Winter weather has arrived, and with it all the joys and excitement of the season. We have Christmas carols ringing, cookies baking, and snow falling.
The snow is pretty and coats the farmyard in a beautiful white blanket … and then it turns to ice. We slip and slide to feed and water the animals. Our animals skid and stumble on frozen ground, and sometimes injuries occur. Ice crusts around gate entryways and heavy traffic areas. Tending to homestead chores becomes a nightmare.
Lessen The Physical Labor
The first option for dealing with ice and snow buildup is simply physical labor. I can hear you sighing now, but bear with me. Get your shovel out and start scooping. While it may be tempting to wait until the end of a snowstorm to start shoveling, consider stepping outside every couple of hours during a heavier snowfall. If you do, shoveling will be relatively quick and kinder on your back and shoulders. Additionally, if you choose to put down a de-icing product, it will handle a thinner layer of snow more easily.
High traffic areas, like gateways and barnyards, often transform into skating rinks during cold weather. If you can’t pave these areas, consider putting down thick layers of gravel to combat the formation of icy mud pockets. I’ve seen horse pastures with deep ankle-twisting holes around the gates. Horses trample in the soft mud and when it freezes, it endangers both humans and livestock. If at all possible, pave or gravel these areas ahead of time. In case you can’t do this, consider blocking larger livestock from gated areas until the area has frozen solid.
If a part of your pasture or paddock becomes an ice sheet — especially on hilly areas — consider moving animals to another enclosure or bringing them into the barn. I’ve heard stories where animals have become trapped down at the bottom of pastures because they couldn’t gain the footing to climb the hill and humans couldn’t safely get down to them.
Also, evaluate your pasture for proper drainage, preferably before the large winter storms hit. Melting snow forms ice, so any way you can enhance rapid water drainage will help cut down on ice formation. Dig ditches and level areas to angle water runoff away from water troughs, sheds and feeding stations.
If you have to venture out into icy areas often, invest in a pair of traction cleats or shoe snow chains and carry a shovel and ice pick in your farm vehicles. You never know when it may be necessary to move some snow, but you can be guaranteed that you will need to at some point.
Sometimes all you will need is a traction enhancer, especially once temperatures drop below 10-15 degrees Fahrenheit when salt no longer melts snow. Sand can be sprinkled liberally and its grittiness can give your shoes and farm equipment enough of a grip to make chores possible. The one downside to sand use is the danger of it clogging drains and sewers, so plan on cleaning it up in the spring. Gravel, non-clumping kitty litter and ashes are other options for increasing traction. Buy a couple of extra bags and store them in the back of your vehicles. The added weight can help tires grip the road better, and traction enhancers can come in handy if you slide off the road or path at some point.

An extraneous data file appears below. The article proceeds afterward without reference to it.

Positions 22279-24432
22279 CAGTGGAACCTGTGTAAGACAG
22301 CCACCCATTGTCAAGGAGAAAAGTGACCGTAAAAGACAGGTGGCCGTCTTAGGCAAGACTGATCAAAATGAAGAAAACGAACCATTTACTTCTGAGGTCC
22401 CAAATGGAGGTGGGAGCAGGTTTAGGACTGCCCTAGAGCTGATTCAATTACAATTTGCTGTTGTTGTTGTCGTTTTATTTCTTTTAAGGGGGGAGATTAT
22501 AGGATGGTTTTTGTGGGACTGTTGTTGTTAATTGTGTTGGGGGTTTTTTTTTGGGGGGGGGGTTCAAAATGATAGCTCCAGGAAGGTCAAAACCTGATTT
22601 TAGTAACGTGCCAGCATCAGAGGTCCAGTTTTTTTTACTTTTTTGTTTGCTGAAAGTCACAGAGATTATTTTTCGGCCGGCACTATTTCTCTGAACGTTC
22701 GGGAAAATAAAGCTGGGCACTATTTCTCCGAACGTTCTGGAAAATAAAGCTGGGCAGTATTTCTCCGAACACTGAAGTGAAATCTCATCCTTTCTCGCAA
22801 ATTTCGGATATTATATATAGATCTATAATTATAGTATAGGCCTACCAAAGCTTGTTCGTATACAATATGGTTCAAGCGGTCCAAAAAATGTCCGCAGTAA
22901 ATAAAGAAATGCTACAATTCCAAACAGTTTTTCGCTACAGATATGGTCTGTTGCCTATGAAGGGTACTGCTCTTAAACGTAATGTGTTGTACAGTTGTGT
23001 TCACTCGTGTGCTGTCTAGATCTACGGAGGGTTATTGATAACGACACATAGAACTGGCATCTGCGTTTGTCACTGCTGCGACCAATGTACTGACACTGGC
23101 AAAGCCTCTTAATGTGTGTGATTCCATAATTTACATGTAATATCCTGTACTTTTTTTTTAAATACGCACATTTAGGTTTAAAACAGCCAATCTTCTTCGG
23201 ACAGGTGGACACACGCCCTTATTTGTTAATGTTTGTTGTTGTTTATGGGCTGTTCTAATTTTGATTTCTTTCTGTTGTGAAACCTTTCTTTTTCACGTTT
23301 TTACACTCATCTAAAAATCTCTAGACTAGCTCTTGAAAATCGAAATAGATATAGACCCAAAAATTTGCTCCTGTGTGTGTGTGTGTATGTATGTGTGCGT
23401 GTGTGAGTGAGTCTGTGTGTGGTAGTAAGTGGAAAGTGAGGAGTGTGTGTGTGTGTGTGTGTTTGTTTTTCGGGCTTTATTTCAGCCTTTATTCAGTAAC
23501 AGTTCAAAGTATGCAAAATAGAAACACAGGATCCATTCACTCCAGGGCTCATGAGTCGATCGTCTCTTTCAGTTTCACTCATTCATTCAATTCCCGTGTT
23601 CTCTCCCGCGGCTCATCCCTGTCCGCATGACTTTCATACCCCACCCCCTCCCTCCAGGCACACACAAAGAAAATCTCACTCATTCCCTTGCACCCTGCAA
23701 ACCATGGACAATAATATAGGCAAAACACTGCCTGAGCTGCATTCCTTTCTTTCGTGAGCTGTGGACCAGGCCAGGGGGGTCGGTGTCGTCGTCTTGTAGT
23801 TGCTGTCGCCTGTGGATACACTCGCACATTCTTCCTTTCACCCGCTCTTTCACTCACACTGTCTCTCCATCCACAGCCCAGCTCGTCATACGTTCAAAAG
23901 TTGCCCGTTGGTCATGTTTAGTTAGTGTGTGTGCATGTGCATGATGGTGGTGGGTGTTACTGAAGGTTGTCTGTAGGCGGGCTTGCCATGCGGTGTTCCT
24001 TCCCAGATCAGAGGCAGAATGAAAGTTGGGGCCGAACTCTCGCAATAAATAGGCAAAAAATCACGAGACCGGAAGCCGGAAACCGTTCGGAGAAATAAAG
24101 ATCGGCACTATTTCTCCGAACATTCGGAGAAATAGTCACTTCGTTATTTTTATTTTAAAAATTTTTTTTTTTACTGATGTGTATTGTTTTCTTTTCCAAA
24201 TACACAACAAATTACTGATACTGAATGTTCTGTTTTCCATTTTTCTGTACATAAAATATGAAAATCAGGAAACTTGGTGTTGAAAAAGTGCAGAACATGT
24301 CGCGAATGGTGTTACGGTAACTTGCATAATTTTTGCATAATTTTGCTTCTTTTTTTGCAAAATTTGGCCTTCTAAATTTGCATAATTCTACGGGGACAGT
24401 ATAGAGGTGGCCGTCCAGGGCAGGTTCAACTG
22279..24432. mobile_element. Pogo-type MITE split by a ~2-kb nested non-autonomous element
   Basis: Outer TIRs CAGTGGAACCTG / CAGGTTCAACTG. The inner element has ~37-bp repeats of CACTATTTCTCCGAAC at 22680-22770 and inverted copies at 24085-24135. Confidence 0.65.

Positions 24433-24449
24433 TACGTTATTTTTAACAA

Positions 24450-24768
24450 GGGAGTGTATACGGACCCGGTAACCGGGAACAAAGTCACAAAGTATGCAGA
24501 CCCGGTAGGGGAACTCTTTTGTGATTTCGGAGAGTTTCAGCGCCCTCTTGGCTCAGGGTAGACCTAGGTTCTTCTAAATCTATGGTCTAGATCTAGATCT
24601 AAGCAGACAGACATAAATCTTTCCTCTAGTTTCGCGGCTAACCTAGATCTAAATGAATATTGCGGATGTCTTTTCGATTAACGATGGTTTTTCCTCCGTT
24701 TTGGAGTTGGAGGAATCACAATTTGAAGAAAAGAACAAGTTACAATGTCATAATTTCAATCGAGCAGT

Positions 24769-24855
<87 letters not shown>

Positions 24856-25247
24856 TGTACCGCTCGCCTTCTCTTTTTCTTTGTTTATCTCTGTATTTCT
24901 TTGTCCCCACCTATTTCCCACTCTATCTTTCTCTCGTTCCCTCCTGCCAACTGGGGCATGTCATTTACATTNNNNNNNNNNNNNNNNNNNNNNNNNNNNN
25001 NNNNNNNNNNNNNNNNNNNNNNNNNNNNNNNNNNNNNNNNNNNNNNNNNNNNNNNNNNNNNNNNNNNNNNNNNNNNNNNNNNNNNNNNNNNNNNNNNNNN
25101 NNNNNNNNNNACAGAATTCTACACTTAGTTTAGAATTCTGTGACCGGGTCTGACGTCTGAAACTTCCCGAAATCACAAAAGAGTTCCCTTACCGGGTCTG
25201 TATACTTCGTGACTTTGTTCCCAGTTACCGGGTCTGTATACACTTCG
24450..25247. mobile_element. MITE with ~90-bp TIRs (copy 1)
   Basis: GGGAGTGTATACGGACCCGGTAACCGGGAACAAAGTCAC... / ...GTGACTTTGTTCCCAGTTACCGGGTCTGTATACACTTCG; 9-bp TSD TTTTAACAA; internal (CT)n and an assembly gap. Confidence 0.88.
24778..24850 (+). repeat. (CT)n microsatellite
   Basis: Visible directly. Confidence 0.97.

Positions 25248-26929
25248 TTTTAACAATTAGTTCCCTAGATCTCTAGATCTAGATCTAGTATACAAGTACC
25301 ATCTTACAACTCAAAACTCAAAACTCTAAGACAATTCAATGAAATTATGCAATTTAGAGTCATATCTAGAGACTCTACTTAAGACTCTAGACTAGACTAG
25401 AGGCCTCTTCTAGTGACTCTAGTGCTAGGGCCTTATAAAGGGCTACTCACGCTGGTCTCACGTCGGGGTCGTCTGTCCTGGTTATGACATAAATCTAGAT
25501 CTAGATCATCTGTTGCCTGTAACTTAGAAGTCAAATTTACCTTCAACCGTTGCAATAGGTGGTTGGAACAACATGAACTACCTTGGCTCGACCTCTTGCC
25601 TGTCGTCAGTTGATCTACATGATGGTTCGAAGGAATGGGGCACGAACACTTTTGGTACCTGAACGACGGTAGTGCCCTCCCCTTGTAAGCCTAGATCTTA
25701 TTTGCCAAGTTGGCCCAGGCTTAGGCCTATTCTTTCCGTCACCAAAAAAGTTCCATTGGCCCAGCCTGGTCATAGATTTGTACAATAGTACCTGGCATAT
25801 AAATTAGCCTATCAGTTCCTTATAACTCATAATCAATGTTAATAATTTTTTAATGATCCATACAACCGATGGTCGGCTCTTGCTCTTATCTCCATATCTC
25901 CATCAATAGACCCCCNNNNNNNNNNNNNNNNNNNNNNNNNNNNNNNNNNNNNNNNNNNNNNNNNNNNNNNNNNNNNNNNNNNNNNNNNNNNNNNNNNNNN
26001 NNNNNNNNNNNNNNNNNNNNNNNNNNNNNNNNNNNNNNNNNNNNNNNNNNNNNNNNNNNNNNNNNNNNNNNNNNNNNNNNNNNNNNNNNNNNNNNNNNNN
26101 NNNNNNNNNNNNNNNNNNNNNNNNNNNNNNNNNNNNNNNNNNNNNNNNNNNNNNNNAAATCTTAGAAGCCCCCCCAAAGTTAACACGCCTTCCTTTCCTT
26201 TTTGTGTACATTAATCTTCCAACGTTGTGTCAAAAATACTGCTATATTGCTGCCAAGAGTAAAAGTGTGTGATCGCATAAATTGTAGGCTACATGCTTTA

Additionally, when ice forms, you may be able to take your tractor out and use it to break up the ice around water troughs and shed areas. Just practice farm safety and don’t operate your equipment if it endangers you.
No chemical de-icer is entirely livestock or environmentally friendly. If you need to use these products, be sure to store the products in animal- and child-proof containers, preferably locked in a shed or garage away. Here are three to consider:
1. Urea –
This is the most common ingredient in “pet-friendly” de-icing products. While it may not poison your pet, it is high in nitrogen and can burn plants and fields and encourage algal blooms in pools and waterways. Caley Chambers at PetPoisonHelpline.com said, “Ingestion of urea (by pets) usually leads to salivation and mild gastronintestinal irritation, but large ingestions may result in weakness, tremors, and methemoglobinemia.”
2. Magnesium Chloride –
This form of salt is preferable over the more common sodium chloride. It generally is less corrosive and safer for pets and livestock. Keep in mind, however, that this can damage concrete, so be careful where you spread it. Ingestion of Magnesium Chloride can cause gastrointestinal upset in pets and can be dangerous if eaten in large amounts. Pets and livestock may find its salty taste delectable, so use only in areas where animals don’t have free, un-supervised access.
3. Calcium Magnesium Acetate –
Acetate is considered less corrosive and damaging than regular salt. However, calcium salts can be very irritating to skin and paws. Every year, cats’ and dogs’ paws are burned by calcium salts lodging between their pads. Even if a pet never ventures outside, be aware that your boots will often pick up the salts and bring them indoors. Consider storing boots in a separate room or up above your pet’s reach. If an animal eats larger quantities, severe gastrointestinal upset can result, so be sure to store de-icers containing acetate securely and don’t spread them where livestock frequents.
Use them as sparingly as you can, and don’t be afraid to have your children help with shoveling. Enjoy your winter weather and stay safe!
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